I read “Look Homeward, Angel” by Thomas Wolfe the summer I worked as a busboy in a Catskill Hotel. His hero Eugene Gant was a lover of the morning meal but I had to help serve it.
Getting up at six in the morning for the breakfast shift was hell made worse by sharing a room with medical student waiters who were all too willing to roll you out of your bunk and drag you into a cold shower. If you were lucky enough to escape you took a ‘waiter’s bath’: generous helpings of Old Spice; like French nobility at Versailles we stunk under a layer of perfume.
Breakfast in the Catskills was bountiful. If the hotel was kosher it combined the menu of a Second Avenue dairy restaurant with the display case of a King’s Highway Brooklyn bakery. Juices, fruits, sour cream, cottage pot and farmer cheese, blintzes, all manner of eggs, cereals hot and cold, lox, herring in cream or wine sauce, smoked whitefish, cod and kippers. Fresh baked onion rolls, poppy seed rolls, caraway crescents, fruit Danishes, coffee cakes, and last night’s left over strudel. If the hotel wasn’t Kosher – and the one I worked in wasn’t – then there was the gift of the forbidden animal; bacon and ham.
The baker had been working since four in the morning making rolls and pastries and he wasn’t in a good mood. The breakfast chefs were cracking eggs by the dozen, frying pounds of bacon and layering it in empty egg cartons. Pancake batter, challah sliced for French toast, eggs in baking dishes to be shirred stood beside bowls of fried onions, chopped lox, peppers, ham cubes, and cheeses – ready for omelets.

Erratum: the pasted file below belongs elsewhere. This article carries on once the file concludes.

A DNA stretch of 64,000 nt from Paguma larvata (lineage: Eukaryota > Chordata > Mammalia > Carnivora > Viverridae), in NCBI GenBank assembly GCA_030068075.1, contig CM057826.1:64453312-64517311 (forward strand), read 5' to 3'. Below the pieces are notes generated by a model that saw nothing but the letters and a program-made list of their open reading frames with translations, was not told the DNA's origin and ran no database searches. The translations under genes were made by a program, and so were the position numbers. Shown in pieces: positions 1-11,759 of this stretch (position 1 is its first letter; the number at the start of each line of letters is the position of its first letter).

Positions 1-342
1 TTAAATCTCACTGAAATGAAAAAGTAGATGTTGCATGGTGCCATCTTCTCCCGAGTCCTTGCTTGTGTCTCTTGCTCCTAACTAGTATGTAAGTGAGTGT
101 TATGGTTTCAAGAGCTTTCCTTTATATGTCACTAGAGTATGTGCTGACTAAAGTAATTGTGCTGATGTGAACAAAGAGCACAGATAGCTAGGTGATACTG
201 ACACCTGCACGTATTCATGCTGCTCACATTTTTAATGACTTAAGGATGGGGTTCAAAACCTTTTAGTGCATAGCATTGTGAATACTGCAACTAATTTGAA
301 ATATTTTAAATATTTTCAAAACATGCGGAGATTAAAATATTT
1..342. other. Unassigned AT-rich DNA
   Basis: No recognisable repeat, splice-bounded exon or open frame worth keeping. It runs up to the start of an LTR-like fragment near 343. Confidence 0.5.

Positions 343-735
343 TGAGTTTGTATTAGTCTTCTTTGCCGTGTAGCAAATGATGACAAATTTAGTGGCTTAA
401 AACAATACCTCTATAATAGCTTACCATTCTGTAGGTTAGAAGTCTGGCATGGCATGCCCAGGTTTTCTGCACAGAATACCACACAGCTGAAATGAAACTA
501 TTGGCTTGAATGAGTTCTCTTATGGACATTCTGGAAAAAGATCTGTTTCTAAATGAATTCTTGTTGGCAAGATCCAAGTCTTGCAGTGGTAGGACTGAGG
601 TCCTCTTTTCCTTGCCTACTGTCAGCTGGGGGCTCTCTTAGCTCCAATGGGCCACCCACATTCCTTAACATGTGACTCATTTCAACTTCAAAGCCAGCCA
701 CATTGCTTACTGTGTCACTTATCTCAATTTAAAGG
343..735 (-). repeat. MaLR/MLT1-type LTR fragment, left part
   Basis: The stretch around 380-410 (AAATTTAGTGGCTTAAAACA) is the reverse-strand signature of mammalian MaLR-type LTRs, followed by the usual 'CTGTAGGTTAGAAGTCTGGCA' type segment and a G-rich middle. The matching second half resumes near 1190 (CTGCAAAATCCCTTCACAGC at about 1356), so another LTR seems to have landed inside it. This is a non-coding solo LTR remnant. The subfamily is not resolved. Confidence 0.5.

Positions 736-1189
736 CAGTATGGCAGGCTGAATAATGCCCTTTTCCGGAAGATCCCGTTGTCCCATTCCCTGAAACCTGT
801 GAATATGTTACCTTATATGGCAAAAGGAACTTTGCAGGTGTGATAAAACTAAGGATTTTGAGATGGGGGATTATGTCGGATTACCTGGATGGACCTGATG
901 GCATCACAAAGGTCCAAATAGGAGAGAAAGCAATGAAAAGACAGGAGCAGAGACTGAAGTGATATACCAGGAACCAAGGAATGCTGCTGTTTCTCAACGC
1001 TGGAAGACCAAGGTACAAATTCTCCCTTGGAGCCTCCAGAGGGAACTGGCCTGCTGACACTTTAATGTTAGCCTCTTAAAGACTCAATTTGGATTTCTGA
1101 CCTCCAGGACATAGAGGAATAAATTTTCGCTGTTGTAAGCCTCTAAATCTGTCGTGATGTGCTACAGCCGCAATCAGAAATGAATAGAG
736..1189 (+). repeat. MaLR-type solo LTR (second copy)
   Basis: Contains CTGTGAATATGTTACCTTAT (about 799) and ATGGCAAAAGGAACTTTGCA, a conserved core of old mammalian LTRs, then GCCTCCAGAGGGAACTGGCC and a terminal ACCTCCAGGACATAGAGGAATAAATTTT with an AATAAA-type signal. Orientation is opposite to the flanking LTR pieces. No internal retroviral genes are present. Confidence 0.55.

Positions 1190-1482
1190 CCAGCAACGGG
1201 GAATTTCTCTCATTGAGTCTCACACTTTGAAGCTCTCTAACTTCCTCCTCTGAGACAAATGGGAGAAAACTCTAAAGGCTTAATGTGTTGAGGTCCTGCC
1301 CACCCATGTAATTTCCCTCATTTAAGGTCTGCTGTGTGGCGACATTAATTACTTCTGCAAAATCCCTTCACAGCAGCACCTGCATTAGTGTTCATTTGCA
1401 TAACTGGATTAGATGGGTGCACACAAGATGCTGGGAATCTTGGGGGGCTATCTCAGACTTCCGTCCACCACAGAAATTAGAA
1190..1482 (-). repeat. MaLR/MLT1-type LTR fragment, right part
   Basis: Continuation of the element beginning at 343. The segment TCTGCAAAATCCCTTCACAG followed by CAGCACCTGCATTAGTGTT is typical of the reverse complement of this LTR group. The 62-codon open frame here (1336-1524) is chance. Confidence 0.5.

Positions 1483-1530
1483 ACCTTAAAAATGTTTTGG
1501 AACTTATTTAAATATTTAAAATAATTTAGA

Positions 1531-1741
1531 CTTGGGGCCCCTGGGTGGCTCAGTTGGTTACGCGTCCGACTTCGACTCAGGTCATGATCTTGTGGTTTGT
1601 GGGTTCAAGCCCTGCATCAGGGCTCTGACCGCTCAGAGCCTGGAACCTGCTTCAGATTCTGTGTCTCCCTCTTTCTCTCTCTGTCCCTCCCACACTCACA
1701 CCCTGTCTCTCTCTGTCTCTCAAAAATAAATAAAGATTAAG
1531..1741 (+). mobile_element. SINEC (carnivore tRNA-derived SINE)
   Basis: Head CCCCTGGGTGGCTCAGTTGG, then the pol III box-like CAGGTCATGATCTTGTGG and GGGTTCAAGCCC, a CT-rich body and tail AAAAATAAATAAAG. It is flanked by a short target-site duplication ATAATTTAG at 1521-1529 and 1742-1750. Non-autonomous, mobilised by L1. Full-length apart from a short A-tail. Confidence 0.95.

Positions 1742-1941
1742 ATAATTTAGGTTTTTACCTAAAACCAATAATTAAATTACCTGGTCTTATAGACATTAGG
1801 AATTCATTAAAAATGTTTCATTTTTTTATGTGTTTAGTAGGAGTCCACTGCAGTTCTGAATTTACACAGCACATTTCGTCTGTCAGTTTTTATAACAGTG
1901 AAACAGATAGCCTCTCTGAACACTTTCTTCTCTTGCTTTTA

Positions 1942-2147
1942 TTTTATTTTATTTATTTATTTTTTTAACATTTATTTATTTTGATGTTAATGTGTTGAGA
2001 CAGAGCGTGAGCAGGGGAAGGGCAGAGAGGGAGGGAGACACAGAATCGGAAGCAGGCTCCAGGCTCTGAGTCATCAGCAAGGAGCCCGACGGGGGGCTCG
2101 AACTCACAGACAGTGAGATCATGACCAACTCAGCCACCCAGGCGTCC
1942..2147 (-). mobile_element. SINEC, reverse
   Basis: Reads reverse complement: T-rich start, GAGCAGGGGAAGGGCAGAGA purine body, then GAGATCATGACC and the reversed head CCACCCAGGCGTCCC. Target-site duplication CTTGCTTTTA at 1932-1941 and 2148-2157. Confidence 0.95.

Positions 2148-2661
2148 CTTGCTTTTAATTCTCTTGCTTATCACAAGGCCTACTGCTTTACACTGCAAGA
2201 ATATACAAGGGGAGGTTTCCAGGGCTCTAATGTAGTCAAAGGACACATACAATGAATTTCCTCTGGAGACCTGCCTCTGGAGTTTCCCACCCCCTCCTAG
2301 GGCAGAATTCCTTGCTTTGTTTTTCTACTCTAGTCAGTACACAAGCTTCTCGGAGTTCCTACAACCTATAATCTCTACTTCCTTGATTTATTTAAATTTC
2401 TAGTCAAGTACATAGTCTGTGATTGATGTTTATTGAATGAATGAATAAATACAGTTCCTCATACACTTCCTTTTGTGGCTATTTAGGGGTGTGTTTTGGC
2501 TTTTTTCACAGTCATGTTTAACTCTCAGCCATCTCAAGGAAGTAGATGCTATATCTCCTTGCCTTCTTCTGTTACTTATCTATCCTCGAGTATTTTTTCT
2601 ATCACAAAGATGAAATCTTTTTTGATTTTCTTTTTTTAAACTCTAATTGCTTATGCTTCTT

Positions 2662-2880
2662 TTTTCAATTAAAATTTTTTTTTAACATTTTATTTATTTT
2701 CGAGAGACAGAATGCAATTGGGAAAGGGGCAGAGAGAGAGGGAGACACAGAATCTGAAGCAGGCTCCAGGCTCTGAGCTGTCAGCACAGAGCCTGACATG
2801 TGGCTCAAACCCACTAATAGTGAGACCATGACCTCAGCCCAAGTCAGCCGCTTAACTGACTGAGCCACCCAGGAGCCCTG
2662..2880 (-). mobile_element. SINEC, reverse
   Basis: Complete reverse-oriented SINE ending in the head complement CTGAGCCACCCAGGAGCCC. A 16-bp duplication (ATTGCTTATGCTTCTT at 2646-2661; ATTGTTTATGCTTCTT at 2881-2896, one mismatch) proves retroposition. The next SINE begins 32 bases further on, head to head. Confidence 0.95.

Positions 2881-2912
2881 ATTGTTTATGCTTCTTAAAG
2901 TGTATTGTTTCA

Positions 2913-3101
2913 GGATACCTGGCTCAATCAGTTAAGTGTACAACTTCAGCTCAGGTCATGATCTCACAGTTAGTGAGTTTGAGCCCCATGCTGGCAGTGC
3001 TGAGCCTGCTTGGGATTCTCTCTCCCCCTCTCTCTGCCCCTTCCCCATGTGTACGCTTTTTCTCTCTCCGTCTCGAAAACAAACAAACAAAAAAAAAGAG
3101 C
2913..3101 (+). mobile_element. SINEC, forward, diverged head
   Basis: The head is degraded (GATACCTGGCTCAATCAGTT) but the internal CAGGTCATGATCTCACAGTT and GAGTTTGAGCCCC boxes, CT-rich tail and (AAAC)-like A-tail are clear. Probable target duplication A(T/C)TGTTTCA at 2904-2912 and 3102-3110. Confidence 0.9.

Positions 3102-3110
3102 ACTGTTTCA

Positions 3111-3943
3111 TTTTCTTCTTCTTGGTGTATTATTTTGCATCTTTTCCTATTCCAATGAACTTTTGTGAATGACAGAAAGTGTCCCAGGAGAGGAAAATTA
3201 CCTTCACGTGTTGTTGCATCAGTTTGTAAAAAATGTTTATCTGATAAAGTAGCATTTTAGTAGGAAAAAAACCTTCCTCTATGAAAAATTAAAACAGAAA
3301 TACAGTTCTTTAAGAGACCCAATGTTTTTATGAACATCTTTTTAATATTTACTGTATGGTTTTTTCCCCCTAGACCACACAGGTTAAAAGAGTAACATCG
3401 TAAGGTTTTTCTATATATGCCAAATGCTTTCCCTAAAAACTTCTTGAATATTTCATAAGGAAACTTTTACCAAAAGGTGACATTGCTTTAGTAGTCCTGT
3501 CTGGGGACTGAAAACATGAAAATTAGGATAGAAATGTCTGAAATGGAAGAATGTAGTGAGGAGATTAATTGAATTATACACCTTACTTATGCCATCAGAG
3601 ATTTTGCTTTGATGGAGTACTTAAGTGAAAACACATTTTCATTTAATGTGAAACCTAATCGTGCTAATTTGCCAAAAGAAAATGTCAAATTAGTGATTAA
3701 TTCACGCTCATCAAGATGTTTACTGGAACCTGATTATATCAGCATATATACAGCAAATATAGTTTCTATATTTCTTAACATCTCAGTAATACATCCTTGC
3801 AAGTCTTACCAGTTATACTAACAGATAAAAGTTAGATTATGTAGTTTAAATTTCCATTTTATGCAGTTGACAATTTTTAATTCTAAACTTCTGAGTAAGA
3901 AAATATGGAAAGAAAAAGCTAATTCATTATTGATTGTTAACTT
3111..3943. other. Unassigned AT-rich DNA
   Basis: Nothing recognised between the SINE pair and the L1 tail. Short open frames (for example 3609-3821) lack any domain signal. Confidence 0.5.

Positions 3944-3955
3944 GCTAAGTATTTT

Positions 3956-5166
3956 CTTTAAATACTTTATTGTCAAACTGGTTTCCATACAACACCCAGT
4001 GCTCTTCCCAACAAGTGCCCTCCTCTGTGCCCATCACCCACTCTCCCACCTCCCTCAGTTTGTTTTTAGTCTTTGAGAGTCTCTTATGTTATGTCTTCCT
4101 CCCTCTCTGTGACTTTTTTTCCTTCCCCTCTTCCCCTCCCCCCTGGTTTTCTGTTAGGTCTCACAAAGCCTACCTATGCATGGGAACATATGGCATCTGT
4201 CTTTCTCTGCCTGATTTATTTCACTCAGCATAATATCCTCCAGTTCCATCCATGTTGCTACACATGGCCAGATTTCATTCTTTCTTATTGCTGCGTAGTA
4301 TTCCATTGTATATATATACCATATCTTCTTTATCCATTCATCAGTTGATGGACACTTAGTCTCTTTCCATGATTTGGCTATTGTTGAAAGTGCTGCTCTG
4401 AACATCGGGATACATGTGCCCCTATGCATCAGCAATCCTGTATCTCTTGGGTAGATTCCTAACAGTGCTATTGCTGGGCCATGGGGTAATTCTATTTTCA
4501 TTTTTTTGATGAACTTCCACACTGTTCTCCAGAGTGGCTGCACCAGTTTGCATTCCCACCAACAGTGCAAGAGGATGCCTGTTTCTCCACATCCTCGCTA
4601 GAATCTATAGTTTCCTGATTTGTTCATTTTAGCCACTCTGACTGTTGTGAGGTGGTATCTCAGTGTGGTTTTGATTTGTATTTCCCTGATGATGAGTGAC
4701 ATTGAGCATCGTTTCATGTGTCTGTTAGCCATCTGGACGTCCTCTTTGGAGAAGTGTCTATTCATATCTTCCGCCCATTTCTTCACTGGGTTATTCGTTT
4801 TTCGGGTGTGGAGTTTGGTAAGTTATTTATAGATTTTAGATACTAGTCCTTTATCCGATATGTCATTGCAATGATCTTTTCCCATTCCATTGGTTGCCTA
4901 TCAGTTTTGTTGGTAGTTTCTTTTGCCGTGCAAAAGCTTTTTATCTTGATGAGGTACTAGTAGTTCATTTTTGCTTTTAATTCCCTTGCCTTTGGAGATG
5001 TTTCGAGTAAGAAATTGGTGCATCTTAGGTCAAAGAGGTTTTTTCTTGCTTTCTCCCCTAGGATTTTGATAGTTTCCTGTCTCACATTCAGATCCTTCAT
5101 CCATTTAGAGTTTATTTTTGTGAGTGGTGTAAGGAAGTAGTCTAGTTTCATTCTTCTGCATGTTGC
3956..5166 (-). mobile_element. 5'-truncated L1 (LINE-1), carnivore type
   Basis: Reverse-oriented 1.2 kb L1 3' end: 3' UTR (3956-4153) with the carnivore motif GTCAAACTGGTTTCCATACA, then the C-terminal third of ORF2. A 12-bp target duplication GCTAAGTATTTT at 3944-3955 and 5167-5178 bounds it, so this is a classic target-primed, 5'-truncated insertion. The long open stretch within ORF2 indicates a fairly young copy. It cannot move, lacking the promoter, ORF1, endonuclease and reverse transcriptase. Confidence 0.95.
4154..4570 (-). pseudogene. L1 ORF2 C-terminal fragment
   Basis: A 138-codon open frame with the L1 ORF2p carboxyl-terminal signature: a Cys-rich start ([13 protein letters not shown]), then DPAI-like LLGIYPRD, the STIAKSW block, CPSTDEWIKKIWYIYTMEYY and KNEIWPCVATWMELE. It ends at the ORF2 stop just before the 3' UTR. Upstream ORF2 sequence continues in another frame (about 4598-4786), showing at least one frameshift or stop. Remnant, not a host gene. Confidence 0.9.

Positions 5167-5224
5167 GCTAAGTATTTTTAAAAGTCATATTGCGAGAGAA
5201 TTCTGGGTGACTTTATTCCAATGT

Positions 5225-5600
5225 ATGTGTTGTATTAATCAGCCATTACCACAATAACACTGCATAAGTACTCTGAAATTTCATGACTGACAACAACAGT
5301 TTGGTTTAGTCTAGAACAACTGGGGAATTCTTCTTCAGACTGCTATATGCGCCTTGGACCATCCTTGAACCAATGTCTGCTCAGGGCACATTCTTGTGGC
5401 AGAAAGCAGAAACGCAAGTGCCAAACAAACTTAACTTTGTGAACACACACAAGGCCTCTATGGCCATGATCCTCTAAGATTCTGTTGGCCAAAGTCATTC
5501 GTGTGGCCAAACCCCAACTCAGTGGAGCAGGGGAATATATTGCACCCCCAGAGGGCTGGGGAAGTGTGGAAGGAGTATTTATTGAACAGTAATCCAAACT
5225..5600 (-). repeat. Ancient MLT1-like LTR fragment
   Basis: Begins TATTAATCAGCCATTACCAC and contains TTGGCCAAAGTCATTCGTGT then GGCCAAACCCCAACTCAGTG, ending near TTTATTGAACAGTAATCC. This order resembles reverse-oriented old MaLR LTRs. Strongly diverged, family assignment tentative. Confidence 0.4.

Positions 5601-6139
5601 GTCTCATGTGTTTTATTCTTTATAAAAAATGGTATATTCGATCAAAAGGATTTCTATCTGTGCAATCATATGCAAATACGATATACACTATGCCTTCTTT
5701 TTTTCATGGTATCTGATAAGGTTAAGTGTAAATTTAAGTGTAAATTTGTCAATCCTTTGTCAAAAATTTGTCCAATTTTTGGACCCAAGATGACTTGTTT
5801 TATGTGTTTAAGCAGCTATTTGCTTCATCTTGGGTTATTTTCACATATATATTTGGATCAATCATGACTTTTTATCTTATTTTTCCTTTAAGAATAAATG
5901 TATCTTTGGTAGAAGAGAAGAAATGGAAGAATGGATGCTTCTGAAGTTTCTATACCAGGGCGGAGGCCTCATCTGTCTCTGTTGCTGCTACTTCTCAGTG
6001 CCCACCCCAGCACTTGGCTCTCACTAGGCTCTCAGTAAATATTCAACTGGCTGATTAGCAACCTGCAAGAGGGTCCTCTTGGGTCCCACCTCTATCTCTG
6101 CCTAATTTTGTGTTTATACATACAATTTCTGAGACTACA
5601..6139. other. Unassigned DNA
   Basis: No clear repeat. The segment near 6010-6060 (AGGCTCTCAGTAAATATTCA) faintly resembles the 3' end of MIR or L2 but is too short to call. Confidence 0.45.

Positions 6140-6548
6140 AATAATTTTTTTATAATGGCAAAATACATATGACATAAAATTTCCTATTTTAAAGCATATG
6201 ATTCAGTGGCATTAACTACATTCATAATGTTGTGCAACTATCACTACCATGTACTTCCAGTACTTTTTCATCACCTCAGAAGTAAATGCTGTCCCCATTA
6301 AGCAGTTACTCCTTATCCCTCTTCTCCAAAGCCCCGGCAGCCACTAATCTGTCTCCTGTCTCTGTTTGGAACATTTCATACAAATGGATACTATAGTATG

In the dining room waiters were setting their tables. In the kitchen busboys were filling the huge coffee urns, dragging milk and cream cans from the cold box, and loading breadbaskets with rolls. Breakfast for the waiters and busboys was a cup of coffee on the run and a roll stuffed with purloined creamed herring, or a spoonful of scrambled eggs. We were all tired.
Our evenings began at nine and we stayed up until four. After cleaning up the dining room, we changed out of our black pants and white shirts and went to the movies or checked out the action at the other hotels. “The Bridge On The River Kwai” played that summer. I went to the midnight show and fell asleep just before William Holden blew up the bridge. The noise woke me up just in time to see the debris of the bridge floating down the river. I tried again a few nights later and the same thing happened. I never did see the actual explosion.
Morning was also the time when food suppliers made their deliveries. In the middle of the madness of getting breakfast out to 300 guests, men were hauling cartons of canned goods, sacks of flour, bleeding roast beefs, plucked chickens and milk cans into the kitchen on hand carts. And, as was their privilege, helping themselves to an ad hoc breakfast. A local baker who supplied the hotel with loaves of rye bread and challah - an observant co-religionist from the tilt of his yamulka and the sway of his titskis - looked around for witnesses and then palmed a slice of his excellent rye bread into the bacon tray and scooped up a fistful of sin. Not a pretty sight for a boy whose bar mitzvah was still a vibrant memory.
So what’s the point, you ask. Jews on vacation eat big breakfasts. Why not, they were entitled to it. They also ate big lunches and big dinners and sometimes had midnight buffets. After all, they were paying a hefty twenty dollars a day (room included).
Which brings me back to Thomas Wolfe:
“In the morning they rose in a house pungent with breakfast cookery, and they sat at a smoking table loaded with brains and eggs, ham, hot biscuit, fried apples seething in their gummed syrups, honey, golden butter, fried steak, scalding coffee. Or there were stacked batter-cakes, rum colored molasses, fragrant brown sausages, a bowl of wet cherries, plums, fat juicy bacon, jam.
At the mid-day meal they ate heavily: a huge hot roast of beef, fat buttered lima beans, tender corn smoking on cob, thick red slabs of sliced tomatoes, rough savory spinach, hot yellow corn bread, flaky biscuits, a deep dish peach and apple cobbler spiced with cinnamon, tender cabbage, deep glass dishes piled with preserved fruits – cherries, pears, peaches.”
Eugene Gant, if you had traveled up Route 17 you would have been right at home.